A payment gateway is an integral feature of your WooCommerce store. Without it, you don’t get paid!
WooCommerce is very flexible and gives you a number of choices when building out your online store. It’s one reason we love the platform – you don’t have to rigidly stick with what a third party allows.
One of those choices you have is the payment gateway or gateways that you use. What factors go into making your choice? Here are just a few:
- The popularity of the gateway with your target market
- The associated costs (such as percentage of sale value in fees)
- The reliability of the gateway
- The associated features with the gateway.
With that in mind, we’ve created this quick guide to WooCommerce payment gateways, highlighting some of the top choices:
What is a payment gateway?
First of all, the term “payment gateway” is in itself ecommerce jargon. What does it mean? A payment gateway is a merchant service that processes credit card payments from customers purchasing on your website. It acts as a “gateway” between buyer and seller by encrypting data for the transaction.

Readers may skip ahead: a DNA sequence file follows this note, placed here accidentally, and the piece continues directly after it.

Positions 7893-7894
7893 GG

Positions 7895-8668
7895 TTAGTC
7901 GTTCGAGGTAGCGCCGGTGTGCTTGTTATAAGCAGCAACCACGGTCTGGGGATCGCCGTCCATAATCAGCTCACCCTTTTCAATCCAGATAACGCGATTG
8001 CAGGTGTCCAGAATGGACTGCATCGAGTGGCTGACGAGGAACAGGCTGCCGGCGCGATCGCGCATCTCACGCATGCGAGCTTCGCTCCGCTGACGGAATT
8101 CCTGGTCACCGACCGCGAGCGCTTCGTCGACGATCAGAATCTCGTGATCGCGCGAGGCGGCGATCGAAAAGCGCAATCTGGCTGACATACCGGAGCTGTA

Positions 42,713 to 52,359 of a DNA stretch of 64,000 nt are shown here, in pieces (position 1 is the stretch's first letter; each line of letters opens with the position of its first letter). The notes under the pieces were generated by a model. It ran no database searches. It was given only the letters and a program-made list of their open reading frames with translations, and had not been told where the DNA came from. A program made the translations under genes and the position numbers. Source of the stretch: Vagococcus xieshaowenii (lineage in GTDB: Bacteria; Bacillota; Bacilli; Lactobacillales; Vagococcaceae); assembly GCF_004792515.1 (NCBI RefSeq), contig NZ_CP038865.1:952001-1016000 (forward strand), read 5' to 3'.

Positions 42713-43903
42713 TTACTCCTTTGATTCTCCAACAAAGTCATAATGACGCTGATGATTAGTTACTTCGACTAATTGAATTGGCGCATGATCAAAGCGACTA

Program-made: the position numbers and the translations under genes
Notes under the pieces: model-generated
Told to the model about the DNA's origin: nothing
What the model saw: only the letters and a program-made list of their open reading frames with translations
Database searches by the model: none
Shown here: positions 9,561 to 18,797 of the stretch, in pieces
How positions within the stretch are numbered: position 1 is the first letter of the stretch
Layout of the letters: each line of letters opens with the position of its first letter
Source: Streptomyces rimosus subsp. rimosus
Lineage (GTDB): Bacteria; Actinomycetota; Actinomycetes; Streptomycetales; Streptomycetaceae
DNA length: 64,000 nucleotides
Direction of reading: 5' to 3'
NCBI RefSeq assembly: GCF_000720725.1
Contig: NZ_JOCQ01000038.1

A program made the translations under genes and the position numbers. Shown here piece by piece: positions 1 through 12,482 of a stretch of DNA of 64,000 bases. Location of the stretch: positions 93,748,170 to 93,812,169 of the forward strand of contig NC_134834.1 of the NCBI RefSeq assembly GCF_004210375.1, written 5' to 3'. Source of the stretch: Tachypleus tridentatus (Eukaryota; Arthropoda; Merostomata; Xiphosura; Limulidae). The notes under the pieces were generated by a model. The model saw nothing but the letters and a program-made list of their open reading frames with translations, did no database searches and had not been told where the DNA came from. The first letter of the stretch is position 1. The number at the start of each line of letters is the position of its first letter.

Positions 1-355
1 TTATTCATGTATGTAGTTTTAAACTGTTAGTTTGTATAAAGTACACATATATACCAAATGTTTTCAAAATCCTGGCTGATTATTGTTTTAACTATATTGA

That’s the primary reason it is known as a gateway – it removes the need for sellers to collect and store any payment details, which could leave you open to hacking attacks and liability for that data.
Payment gateways can also perform other functions. For example, they can screen orders and flag those that appear suspicious, use geolocation for businesses that are location-specific and calculate taxes on orders. They often include features such as receipts and integrations with shipping information.
Types of payment gateways
Payment gateways generally come in one of three different forms:
- On-site payment. This is generally used by the big retailers as it involves some serious responsibility for data protection. It means the payment is handled through their own servers, but it also gives them the advantage of creating the experience that they’d like. Companies like Home Depot use on-site payment.
- Checkout on-site, payment off-site. This is where the front-end of the checkout happens on the retailer’s website, but the processing side happens through the back-end of the payment provider. Stripe is an example of this, where their forms appear on the front-end.
- Checkout redirect. This is where the customer is redirected off the ecommerce site to complete payment details for the checkout. PayPal is an example of this. If you click on the PayPal button, you will be prompted to login to your account in a new window.
What payment gateways are available for WooCommerce?